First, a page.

Yesterday, Ed wrote a post about Andrew Yang’s comments on homelessness during the final mayoral debate. The gist is that Yang was the only candidate in the debate who pointed out that the mentally ill homeless make the streets more dangerous and create a major quality of life issue for people trying to live there. He said mental health treatment needed to be increased to get these people off the streets. And of course this was considered heartless and wrong by left-wing critics on social media.
One of the people who thought Yang had gone too far was NY Times columnist Michelle Goldberg. She published an opinion piece yesterday saying she’d felt forced to choose between putting Eric Adams or Andrew Yang on her ballot and ultimate chose Adams because of Yang’s comments about the homeless:
I can hardly believe I’m going to put Adams on my ballot. But as Andrew Yang has grown increasingly strident about public order, I’ve started to think that Adams might be only the second-worst of the viable candidates…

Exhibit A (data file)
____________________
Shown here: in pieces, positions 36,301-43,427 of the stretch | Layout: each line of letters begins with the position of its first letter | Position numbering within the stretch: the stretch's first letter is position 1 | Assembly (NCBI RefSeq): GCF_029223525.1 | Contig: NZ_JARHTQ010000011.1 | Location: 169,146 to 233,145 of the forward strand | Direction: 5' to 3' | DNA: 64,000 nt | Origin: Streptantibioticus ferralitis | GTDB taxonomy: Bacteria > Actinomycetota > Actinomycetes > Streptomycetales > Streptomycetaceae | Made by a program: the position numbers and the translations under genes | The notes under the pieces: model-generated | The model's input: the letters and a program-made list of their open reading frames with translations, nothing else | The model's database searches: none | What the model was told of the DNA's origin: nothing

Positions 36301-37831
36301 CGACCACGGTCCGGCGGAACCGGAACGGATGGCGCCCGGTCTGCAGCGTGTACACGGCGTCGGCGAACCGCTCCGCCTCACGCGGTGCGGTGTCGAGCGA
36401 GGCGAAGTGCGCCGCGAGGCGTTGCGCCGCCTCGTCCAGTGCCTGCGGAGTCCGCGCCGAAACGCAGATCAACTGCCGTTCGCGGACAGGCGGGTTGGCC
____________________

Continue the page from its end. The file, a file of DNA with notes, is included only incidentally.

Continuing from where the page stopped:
It was Yang’s answers on homelessness and mental health at the final debate that finally settled it for me. Every other candidate spoke of homelessness as a disaster for the homeless. Yang discussed it as a quality of life problem for everyone else. “Yes, mentally ill people have rights, but you know who else have rights?” he asked. “We do: the people and families of the city.”
And that’s it. Yang stating the obvious, i.e. people don’t feel safe in the subways or on the streets, was too much reality for Goldberg who, I’m guessing, lives in a very nice building where people are paid to keep aggressive panhandlers away. But as I often do these days I dove into the comments section and found Goldberg’s off-hand dismissal of Yang and his comments was what a lot of people wanted to disagree with. This is the 2nd most upvoted comment: